On July 13, Louisiana state leaders shared new data concerning the Delta variant of the coronavirus. The Delta variant is on the rise throughout the state of Louisiana – with a 175% increase in cases over the last two weeks – and top officials are concerned.
No one wants to see a shutdown again, or the cancellation of wedding events (or events in general) around the city.
The return of mask mandates seems inevitable, and, though it seems small, a few simple changes in wedding reception setups could help stop the spread of COVID-19, as well as various other illnesses and viruses.
Over the past year, New Orleans Bride magazine has produced many articles about socially distant sipping and noshing. Here are some of our favorite tips and suggestions:
When it comes to drinks, Bride offers a few suggestions.
In “Socially Distant Sipping” in the Summer 2020 issue, James Filtz, director of meetings and special events at The Ritz-Carlton, New Orleans, suggested an “entry presentation of chilled beverages to the tune of batched cocktails like whiskey sours in sealable glass bottles or a variety of canned wine and hard seltzers.”
In “Seated Sip Pairings” in the current Winter 2021 issue, Braithe Tidwell, the beverage director at Brennan’s, suggests a pairing of wine and cocktails throughout a seated reception. “It’s much better for guests to be seated and served by someone wearing a mask,” said Tidwell. “This type of service is a natural component of wine service, so it makes sense that wine and cocktail service are a better fit in the climate.”
“We announced a description of the pairing between each course, which added a personal touch and an engaging element for guests,” Tidwell continues in the article, referencing combinations like Turtle Soup with German off-dry Riesling and Gulf Fish Amandine with a White Burgundy.
When it comes to food, like a typical New Orleans event, there are a lot of options, but many are saying, “au revoir,” to the buffet.
Valerie Gernhauser, owner and principal designer of Sapphire Events, suggests tableside service in the Summer 2020 issue. Gernhauser tells writer Amy Gabriel, “she envisions guests at designated seats personally waited on by a dedicated table server who delivers concepts like individual mini charcuterie boards, flights of New Orleans staples such as turtle soup, shrimp and grits, and one-bite crab cakes, or trios of oysters done three ways.”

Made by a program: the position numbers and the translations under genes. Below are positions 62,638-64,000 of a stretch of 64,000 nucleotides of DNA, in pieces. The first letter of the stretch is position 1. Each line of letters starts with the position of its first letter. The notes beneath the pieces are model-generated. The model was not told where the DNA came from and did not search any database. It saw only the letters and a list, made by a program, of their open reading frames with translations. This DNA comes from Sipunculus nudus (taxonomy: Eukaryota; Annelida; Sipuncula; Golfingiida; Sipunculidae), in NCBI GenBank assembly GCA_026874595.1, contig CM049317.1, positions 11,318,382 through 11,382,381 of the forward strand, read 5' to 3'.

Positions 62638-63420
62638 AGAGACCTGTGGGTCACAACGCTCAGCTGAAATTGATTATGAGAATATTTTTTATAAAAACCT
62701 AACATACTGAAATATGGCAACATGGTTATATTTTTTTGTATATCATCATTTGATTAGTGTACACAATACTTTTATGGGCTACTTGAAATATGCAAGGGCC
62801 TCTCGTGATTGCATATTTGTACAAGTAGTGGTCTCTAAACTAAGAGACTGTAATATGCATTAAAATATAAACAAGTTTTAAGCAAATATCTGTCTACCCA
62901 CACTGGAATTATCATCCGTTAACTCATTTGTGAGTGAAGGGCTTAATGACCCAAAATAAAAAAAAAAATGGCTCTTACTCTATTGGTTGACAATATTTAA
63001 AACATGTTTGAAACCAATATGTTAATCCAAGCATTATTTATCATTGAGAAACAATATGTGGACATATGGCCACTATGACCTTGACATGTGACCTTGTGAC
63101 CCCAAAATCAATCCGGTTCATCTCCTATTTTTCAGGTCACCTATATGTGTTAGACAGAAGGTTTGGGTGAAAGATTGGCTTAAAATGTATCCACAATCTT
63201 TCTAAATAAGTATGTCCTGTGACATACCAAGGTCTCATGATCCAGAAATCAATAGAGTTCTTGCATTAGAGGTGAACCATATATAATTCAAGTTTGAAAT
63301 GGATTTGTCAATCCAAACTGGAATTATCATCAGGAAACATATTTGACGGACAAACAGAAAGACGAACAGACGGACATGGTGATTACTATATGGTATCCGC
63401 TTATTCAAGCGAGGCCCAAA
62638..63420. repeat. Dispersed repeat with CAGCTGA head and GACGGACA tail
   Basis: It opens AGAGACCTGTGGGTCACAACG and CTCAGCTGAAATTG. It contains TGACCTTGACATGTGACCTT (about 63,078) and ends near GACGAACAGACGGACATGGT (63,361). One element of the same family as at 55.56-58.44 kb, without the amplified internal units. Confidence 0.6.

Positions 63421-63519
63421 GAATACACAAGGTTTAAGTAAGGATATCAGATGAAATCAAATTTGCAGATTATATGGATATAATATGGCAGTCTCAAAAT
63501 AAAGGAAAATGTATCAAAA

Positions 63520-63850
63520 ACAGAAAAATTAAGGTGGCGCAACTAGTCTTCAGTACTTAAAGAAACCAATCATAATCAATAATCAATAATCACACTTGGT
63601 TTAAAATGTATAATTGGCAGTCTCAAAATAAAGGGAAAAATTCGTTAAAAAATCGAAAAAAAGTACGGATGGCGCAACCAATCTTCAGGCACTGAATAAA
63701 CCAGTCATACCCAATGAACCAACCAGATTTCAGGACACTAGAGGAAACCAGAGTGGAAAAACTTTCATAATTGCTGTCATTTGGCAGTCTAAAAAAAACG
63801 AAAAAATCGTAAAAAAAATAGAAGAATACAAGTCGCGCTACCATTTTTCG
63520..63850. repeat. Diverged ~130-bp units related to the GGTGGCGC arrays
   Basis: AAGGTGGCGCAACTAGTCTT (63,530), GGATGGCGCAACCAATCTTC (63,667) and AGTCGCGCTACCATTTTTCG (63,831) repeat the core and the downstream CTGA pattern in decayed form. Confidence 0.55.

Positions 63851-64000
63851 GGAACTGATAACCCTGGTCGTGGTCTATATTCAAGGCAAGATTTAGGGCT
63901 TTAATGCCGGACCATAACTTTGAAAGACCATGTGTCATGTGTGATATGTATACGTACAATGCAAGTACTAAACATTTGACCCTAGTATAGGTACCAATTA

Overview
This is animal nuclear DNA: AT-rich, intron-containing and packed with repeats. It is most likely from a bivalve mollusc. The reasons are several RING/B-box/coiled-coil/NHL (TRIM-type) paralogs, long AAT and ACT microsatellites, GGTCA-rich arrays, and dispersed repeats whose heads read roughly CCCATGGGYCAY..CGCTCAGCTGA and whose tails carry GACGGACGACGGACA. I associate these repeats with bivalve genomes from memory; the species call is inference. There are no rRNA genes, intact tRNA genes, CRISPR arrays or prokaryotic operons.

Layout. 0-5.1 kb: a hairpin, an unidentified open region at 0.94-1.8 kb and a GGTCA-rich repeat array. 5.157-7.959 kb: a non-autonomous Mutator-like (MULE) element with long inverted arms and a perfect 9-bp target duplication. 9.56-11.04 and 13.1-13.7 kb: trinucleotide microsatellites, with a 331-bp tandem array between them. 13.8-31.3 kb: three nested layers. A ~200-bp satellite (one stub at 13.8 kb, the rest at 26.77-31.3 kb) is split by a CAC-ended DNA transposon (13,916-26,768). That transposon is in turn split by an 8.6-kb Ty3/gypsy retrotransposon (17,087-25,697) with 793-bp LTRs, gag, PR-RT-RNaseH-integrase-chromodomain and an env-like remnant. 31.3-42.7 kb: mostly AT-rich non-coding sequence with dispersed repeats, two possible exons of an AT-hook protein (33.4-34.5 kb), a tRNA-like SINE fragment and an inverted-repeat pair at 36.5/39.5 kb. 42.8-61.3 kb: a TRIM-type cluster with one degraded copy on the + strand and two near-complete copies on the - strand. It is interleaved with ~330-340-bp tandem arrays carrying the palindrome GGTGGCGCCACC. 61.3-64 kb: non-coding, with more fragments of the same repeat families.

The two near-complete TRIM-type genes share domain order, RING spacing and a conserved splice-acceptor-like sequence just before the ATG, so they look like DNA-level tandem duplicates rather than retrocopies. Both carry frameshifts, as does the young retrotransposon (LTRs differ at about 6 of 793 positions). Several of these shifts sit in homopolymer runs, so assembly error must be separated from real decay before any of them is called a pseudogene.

Additionally, James Filtz, director of meetings and special events at The Ritz-Carlton, New Orleans, told Gabriel he sees it as an opportunity for “eatertainment” and suggests including a digital menu or app. This option can help guests pick their food items, list any dietary restrictions, put detailed information of any local drink or food companies included in the reception or even put curated itineraries for the time outside of the wedding.
Our favorite suggestion is from the Winter 2021 issue. Ryan Haydel, co-owner and third generation baker at Haydel’s Bakery, suggests individual servings of mini wedding cakes or whatever sweet treat the couple is incorporating into their wedding. Haydel says the individual cakes or treats could be flavored specifically to the guest and included on the R.S.V.P. card – though in the article, he acknowledges that might be easier for a smaller group of guests.
These are, of course, just a few ways you can elevate a socially distant reception. If you got creative in your let us know how in the comm